Frogs leaped to take advantage of the global catastrophe that killed off the dinosaurs, scientists have discovered.
New research shows 88 per cent of frog species alive today owe their existence to the meteor impact that wiped the planet clean of most terrestrial life 66 million years ago.
Nearly nine out of 10 of the amphibian species are descended from just three lineages that survived the mass extinction.
Each of them jumped forward precisely at the junction of the Cretaceous and Paleogene periods – formerly known as the KT boundary – when the disaster happened.
The first survivors may have ridden out the meteor strike by burrowing underground, the scientists believe. Thereafter, it was arboreal tree frogs that led the way by exploiting newly available habitat niches.
Previous research had suggested frog evolution took off 35 million years earlier and had nothing to do with the dinosaur apocalypse.
Study co-author Professor David Hillis, from the University of Texas at Austin, US, said: “We know that the mass extinction event wiped out most of the dinosaurs, except for a few bird species, which then exploded in diversity and became one of the dominant groups of land animals.
“As we look at more and more groups of life, we see the same pattern, and that turns out to be the case for frogs as well.”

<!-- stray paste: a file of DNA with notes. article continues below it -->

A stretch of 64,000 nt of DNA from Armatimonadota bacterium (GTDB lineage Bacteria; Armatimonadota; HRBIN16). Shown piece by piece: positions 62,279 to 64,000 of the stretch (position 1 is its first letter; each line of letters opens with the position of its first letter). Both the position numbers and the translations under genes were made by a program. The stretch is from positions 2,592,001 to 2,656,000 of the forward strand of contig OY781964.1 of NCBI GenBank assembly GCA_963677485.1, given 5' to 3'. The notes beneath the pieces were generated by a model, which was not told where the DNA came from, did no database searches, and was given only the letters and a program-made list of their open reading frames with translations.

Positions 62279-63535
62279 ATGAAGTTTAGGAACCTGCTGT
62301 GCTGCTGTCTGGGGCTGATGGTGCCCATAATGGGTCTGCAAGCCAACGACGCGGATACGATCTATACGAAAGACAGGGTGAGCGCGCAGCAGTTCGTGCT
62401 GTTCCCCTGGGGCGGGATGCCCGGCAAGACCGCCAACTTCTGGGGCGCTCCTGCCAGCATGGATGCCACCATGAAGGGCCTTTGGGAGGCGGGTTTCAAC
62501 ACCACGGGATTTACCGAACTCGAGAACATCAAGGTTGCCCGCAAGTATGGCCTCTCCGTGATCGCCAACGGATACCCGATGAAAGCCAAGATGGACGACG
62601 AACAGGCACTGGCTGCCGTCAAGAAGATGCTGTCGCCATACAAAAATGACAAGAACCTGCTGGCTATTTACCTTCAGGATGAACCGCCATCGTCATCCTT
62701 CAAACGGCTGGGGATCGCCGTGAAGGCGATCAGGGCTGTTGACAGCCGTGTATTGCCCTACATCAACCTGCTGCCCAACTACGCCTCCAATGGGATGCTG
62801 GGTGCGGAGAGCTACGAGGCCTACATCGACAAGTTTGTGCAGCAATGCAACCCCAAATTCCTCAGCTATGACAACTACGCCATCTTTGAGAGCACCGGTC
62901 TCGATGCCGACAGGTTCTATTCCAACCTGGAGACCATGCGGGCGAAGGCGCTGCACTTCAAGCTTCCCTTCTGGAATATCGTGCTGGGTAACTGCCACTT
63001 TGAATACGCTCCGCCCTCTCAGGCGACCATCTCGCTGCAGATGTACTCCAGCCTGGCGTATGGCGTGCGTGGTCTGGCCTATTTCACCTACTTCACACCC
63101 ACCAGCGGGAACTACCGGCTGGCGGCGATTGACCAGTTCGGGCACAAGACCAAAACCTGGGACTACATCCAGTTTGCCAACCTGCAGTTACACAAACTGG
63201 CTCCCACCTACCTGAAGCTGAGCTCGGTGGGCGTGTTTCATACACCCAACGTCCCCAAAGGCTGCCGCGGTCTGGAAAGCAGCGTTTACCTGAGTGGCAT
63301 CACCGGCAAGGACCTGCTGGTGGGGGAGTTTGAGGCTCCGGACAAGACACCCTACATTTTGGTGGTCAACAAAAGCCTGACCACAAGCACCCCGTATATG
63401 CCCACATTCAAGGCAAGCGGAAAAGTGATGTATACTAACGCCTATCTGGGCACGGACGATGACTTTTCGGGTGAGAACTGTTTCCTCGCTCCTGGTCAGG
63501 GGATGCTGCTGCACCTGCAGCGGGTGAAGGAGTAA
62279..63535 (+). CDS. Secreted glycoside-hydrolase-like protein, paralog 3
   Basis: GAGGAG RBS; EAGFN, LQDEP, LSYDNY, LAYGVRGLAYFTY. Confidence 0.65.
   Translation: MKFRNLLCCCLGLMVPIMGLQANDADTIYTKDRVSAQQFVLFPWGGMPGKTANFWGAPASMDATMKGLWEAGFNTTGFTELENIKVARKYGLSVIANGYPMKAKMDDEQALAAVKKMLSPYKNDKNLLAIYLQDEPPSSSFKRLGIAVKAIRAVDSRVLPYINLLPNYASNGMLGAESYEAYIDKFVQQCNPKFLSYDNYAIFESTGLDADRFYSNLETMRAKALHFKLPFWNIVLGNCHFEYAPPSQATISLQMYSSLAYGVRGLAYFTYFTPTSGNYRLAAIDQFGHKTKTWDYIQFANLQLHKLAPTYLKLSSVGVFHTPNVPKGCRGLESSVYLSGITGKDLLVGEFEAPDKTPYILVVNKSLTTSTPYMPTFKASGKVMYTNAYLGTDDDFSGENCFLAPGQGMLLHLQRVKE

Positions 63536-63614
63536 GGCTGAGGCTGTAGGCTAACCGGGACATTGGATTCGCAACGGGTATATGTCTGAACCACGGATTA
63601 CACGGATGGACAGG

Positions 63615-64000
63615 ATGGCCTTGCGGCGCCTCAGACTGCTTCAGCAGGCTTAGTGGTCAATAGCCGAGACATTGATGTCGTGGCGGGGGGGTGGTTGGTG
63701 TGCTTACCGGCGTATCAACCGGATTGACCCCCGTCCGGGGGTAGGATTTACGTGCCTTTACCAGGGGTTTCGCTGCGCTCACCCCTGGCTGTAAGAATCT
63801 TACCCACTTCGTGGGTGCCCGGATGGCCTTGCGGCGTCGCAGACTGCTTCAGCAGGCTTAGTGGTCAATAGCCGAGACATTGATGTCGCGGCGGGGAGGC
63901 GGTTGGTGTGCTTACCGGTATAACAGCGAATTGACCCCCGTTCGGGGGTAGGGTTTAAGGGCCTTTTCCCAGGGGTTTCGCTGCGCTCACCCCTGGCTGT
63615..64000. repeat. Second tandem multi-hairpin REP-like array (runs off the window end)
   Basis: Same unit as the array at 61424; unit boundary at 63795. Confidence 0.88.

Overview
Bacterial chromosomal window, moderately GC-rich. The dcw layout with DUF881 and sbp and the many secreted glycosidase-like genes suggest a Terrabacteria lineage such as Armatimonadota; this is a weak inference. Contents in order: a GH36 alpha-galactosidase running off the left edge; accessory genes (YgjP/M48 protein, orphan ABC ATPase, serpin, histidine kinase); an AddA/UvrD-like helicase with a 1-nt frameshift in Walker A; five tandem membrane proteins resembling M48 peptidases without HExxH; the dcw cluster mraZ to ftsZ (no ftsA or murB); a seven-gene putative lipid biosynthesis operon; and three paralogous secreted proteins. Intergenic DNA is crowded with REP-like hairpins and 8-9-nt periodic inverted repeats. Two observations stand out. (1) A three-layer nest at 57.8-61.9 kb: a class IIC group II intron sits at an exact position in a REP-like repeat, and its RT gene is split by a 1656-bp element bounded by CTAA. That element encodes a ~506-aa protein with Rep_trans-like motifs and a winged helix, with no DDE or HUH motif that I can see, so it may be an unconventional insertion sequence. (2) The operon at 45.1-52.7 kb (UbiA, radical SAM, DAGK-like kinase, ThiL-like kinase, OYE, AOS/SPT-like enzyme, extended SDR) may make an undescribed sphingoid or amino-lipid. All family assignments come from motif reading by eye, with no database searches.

US colleague Professor David Wake, from the University of California at Berkeley, said a key factor in early frog success was the way the creatures adapted to living in trees as flowering plants spread across the planet.
“Frogs started becoming arboreal,” he said. “It was the arboreality that led to the great radiation in South America in particular.”
Trees are an ideal habitat for frogs not only because they provide a refuge from terrestrial predators, leaf cover on the ground, and abundant insects for food, said the researchers whose findings are reported in the journal Proceedings of the National Academy of Sciences.
American and Chinese scientists made the discovery after analysing genetic data from frogs within 44 living families.
Today’s frogs comprising more than 6700 known species, are increasingly threatened by habitat destruction, increasing human population, and climate change.